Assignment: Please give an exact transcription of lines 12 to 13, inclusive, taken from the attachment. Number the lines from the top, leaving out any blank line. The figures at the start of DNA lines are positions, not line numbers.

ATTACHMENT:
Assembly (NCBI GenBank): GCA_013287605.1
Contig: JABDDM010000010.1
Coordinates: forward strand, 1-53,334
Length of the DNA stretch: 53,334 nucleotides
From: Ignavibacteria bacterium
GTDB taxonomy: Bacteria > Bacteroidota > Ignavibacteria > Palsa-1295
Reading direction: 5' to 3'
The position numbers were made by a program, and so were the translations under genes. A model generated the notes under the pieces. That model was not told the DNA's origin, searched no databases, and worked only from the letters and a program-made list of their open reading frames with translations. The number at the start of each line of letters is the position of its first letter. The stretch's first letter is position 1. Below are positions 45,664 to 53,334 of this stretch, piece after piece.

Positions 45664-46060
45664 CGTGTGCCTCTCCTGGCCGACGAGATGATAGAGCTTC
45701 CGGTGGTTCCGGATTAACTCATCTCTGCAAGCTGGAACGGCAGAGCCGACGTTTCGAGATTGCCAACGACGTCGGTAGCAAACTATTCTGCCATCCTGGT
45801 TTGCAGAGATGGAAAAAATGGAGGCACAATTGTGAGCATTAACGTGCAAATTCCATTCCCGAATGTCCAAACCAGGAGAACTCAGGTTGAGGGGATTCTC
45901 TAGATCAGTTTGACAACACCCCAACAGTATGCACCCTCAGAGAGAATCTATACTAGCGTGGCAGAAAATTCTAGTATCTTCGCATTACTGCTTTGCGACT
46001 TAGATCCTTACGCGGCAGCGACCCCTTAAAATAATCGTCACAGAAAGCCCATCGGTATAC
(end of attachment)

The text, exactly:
45801 TTGCAGAGATGGAAAAAATGGAGGCACAATTGTGAGCATTAACGTGCAAATTCCATTCCCGAATGTCCAAACCAGGAGAACTCAGGTTGAGGGGATTCTC
45901 TAGATCAGTTTGACAACACCCCAACAGTATGCACCCTCAGAGAGAATCTATACTAGCGTGGCAGAAAATTCTAGTATCTTCGCATTACTGCTTTGCGACT